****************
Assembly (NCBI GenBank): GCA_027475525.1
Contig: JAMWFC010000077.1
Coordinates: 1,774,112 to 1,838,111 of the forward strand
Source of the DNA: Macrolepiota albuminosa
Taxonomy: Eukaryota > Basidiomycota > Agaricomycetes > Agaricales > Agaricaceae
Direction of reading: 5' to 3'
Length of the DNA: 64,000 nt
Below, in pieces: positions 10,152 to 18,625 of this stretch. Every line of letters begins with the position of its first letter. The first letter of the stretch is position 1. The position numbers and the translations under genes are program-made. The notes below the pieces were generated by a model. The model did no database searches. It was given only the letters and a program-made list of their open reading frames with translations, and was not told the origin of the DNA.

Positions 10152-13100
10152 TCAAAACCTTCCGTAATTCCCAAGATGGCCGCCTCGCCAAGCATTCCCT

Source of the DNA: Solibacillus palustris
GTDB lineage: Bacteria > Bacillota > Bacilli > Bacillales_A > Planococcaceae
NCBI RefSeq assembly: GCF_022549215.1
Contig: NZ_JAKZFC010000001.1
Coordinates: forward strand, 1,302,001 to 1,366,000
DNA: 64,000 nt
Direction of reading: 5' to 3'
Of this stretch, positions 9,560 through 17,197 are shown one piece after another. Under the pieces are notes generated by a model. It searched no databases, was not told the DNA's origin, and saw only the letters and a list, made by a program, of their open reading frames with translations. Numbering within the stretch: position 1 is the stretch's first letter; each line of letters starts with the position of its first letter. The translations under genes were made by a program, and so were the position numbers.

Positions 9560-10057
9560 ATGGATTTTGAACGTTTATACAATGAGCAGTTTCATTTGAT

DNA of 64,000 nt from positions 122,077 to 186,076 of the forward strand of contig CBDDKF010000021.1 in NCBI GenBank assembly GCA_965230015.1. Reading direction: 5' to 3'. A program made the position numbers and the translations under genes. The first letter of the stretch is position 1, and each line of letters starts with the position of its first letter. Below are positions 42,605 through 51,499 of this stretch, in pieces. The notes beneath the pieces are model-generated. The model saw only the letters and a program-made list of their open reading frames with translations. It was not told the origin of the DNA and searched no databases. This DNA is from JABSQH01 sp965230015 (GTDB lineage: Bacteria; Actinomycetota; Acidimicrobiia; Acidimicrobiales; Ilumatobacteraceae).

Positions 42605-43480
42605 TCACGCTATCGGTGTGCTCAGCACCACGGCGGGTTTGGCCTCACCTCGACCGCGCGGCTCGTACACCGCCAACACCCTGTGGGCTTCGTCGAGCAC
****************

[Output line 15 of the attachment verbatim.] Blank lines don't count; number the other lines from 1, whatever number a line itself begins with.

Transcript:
Coordinates: forward strand, 1,302,001 to 1,366,000